IRAQ: Iraqi police say a suicide bomber has killed 41 Shi'ite pilgrims in northern Baghdad and wounded more than 100 others. Officials say the female bomber detonated an explosive belt Monday in the middle of the crowd of pilgrims. The group was among hundreds of thousands of Shiites making the spiritual pilgrimage to the southern city of Karbala this week. Many Shi'ites are marking the end of 40 days of mourning following the anniversary of the death of a revered Shi'ite figure. Insurgents have routinely targeted pilgrims in Iraq in recent years.
SOMALIA: Authorities in Somalia say heavyfighting between insurgents and soldiers in the capital has killed at least eight civilians. Officials said Monday northern Mogadishu was hard-hit by the overnight fighting. An official with Mogadishu's ambulance service says 55 people were wounded in the exchange of mortar fire. Last week, fighting erupted in the capital between militants and African Union peacekeepers, killing at least 15 people and wounding more than 20.
The militant groups al-Shabab and Hizbul Islam control parts of the capital and have been fighting to overthrow the Western-backed government.
PAKISTAN: Two major U.S. newspapers say U.S. and Pakistani officials are growing increasingly confident that the leader of the Pakistani Taliban has died after being wounded in a drone missile strike. Both The New York Times and The Washington Post quoted anonymous U.S. officials in Monday's editions as saying they are more than 90 percent certain Hakimullah Mehsud has died.
The Pakistani Taliban on Sunday denied the reports of his death. A spokesman for the group dismissed the widely reported death as "propaganda."
The Pakistani army says it is investigating, but so far there is no confirmation Mehsud is dead. The army's announcement followed a report on Pakistani state television that Mehsud had died and was buried in the Orakzai tribal area.
HAITI-EARTHQUAKE: U.S. military flights bringing Haitian earthquake victims to the United States resume Monday. The medical evacuation flights were suspended last week in a dispute over where the patients would be treated and who would pay for their care. White House spokesman Tommy Vietor said (in a statement) Sunday the White House has received assurances that the United States and its international partners have the medical capacity to treat the injured Haitians.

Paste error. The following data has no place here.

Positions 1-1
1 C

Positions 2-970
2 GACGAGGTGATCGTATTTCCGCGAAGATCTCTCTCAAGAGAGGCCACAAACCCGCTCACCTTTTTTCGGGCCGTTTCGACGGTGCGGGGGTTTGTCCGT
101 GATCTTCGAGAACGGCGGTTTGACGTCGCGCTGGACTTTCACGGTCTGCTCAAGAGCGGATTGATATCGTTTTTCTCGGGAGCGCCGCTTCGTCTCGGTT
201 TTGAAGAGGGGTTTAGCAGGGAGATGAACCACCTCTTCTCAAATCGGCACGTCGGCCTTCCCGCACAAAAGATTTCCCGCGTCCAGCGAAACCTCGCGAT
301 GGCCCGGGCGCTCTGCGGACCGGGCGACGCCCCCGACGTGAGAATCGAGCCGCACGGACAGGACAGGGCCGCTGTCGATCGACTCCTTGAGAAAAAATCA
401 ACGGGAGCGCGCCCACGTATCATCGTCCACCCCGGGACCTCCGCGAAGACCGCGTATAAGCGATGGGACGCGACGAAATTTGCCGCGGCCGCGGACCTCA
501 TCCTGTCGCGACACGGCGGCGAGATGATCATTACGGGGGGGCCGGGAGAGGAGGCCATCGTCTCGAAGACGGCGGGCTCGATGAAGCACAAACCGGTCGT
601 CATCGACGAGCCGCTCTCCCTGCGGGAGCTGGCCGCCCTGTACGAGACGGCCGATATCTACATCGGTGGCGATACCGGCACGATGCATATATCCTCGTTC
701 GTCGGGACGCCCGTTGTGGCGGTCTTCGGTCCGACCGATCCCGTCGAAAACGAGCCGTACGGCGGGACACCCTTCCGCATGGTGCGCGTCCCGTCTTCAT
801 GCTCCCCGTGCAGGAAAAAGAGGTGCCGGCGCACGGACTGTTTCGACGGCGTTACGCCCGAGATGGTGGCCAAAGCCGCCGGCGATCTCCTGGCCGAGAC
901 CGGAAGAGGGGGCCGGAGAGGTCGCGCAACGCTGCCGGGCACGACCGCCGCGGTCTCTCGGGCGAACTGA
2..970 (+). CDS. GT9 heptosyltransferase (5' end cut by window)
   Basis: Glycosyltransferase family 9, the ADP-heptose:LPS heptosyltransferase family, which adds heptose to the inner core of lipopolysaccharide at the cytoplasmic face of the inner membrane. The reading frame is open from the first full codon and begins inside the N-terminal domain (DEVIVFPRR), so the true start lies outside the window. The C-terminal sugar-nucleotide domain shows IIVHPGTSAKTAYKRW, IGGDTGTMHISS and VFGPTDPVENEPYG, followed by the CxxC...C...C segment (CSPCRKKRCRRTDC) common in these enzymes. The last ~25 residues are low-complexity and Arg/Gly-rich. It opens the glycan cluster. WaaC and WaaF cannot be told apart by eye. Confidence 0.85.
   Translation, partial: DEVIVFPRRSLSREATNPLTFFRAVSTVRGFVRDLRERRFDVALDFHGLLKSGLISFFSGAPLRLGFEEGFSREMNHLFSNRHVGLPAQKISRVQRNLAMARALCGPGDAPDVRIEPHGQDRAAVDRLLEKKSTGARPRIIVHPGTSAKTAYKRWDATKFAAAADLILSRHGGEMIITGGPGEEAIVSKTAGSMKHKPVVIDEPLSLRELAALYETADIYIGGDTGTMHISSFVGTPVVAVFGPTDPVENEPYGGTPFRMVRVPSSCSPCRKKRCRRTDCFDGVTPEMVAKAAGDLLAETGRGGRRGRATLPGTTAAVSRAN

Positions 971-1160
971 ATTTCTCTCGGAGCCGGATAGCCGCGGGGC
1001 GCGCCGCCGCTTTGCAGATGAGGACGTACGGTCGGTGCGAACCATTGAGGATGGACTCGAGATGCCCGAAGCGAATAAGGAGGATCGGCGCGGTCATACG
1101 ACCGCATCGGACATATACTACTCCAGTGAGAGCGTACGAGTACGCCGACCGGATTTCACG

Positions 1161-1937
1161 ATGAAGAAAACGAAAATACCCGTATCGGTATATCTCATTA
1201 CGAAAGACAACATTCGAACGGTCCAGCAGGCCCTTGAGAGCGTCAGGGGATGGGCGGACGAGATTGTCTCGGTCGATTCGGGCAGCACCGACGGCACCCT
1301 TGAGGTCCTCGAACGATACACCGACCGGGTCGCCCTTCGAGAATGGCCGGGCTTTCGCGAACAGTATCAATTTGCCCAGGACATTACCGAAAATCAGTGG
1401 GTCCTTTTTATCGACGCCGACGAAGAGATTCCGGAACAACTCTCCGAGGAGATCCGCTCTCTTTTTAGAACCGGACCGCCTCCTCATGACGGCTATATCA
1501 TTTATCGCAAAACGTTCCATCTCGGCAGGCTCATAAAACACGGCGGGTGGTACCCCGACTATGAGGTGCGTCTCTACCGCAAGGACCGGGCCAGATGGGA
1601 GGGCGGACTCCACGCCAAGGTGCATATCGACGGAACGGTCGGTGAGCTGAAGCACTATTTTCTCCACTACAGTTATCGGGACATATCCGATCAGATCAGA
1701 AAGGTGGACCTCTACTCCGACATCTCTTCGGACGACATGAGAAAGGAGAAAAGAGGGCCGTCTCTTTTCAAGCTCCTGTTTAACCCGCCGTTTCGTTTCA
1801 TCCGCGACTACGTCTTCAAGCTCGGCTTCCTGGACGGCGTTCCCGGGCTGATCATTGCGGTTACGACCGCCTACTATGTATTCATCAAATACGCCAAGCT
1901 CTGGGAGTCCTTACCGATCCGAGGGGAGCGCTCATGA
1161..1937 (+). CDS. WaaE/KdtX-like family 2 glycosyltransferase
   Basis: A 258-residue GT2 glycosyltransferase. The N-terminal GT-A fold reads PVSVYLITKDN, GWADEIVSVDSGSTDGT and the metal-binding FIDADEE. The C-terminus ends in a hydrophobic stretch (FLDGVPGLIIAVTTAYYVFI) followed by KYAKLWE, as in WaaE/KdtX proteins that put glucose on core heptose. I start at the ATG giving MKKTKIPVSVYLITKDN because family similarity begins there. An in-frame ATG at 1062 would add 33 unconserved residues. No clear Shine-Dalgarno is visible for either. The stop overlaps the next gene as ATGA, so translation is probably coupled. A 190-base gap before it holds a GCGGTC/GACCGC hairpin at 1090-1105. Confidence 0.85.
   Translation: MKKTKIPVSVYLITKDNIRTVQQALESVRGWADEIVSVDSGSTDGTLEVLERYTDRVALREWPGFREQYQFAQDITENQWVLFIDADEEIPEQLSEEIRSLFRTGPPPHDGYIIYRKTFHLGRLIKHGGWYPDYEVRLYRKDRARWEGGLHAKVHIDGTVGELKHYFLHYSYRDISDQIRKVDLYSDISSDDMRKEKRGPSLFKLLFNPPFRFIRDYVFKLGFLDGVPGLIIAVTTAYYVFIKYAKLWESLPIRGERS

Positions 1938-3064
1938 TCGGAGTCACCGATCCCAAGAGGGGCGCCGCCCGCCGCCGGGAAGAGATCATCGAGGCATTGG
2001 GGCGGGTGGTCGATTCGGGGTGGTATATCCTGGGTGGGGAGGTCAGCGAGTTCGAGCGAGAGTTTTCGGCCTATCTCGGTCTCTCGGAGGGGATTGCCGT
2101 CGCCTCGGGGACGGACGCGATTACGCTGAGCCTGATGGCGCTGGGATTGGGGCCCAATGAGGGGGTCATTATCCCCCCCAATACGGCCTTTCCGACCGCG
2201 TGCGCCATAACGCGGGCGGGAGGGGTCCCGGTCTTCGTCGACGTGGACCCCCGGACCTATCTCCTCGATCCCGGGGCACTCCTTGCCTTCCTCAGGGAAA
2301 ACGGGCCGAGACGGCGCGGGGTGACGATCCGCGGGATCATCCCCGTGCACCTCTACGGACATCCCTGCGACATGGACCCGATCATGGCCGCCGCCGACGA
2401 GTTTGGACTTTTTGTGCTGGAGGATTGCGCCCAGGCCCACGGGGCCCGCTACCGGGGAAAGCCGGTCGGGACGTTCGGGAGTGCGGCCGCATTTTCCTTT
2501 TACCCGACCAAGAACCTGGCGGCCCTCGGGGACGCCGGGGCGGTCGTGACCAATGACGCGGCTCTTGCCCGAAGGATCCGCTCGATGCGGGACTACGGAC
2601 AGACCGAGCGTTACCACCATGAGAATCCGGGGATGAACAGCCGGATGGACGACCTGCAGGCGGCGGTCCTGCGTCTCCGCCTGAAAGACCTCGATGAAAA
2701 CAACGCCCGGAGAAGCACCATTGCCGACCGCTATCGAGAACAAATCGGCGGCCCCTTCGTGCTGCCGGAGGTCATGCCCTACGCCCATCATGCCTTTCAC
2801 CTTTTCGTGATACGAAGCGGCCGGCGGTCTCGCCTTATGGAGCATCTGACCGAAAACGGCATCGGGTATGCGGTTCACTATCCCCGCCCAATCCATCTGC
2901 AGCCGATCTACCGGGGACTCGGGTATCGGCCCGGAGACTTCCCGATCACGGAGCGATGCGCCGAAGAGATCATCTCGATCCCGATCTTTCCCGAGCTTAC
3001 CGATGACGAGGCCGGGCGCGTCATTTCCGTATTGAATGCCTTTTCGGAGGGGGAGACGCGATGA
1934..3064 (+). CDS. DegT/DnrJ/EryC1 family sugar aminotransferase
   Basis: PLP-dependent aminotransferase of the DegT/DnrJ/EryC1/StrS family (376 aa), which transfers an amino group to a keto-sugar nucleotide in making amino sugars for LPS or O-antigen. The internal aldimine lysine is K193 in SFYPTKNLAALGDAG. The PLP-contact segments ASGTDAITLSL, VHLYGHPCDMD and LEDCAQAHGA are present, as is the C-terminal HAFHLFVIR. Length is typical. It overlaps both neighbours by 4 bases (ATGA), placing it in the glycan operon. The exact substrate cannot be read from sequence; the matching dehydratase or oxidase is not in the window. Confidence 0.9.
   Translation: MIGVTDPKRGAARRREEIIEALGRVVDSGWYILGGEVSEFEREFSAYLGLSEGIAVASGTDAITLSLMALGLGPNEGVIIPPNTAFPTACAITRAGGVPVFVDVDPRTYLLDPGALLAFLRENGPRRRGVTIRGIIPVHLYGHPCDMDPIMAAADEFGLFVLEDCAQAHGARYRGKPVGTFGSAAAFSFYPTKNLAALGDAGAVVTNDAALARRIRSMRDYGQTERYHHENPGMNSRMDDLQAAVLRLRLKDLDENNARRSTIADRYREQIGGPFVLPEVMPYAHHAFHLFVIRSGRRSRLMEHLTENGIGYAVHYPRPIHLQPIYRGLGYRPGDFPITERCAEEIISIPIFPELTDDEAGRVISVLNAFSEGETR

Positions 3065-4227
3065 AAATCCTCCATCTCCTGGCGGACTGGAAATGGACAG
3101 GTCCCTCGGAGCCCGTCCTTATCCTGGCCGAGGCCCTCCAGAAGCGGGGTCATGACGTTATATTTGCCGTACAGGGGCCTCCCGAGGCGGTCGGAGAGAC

US-BUDGET: Senior U.S. officials say President Barack Obama is sending Congress a $3.8 trillion budget proposal Monday that would put money toward creating jobs, and cutting long-term deficits. Mr. Obama's 2011 budget forecasts a record-high deficit of about $1.6 trillion for the current fiscal year, which ends September 30.
News agencies with access to the plan, which is scheduled for release Monday, also report that the White House envisions the 2011 fiscal year deficit at about $1.3 trillion, with deficits continuing to decrease over the next several years.
The reports say the White House plan predicts that deficits over the rest of the decade will average 4.5 percent of the U.S. economy -- a level many economists consider unstable.
US-GRAMMYS: Beyonce made history at the U.S. music industry's 52nd annual Grammy Awards in Los Angeles Sunday, becoming the first female artist to win six top awards in a single night. R&B singer Beyonce won for song of the year, best R&B female vocal and best R&B song for her hit "Single Ladies (Put a Ring on It)." She also won best contemporary R&B album for "I Am...Sasha Fierce," and best traditional R&B vocal performance for the song "At Last." She also was awarded best female pop vocal for her ballad "Halo."
Country star Taylor Swift won four Grammys, including the album of the year for her "Fearless" release. She also won the best female country vocal performance, best country song and best country album.
The rock band Kings of Leon won the record of the year Grammy for "Use Somebody."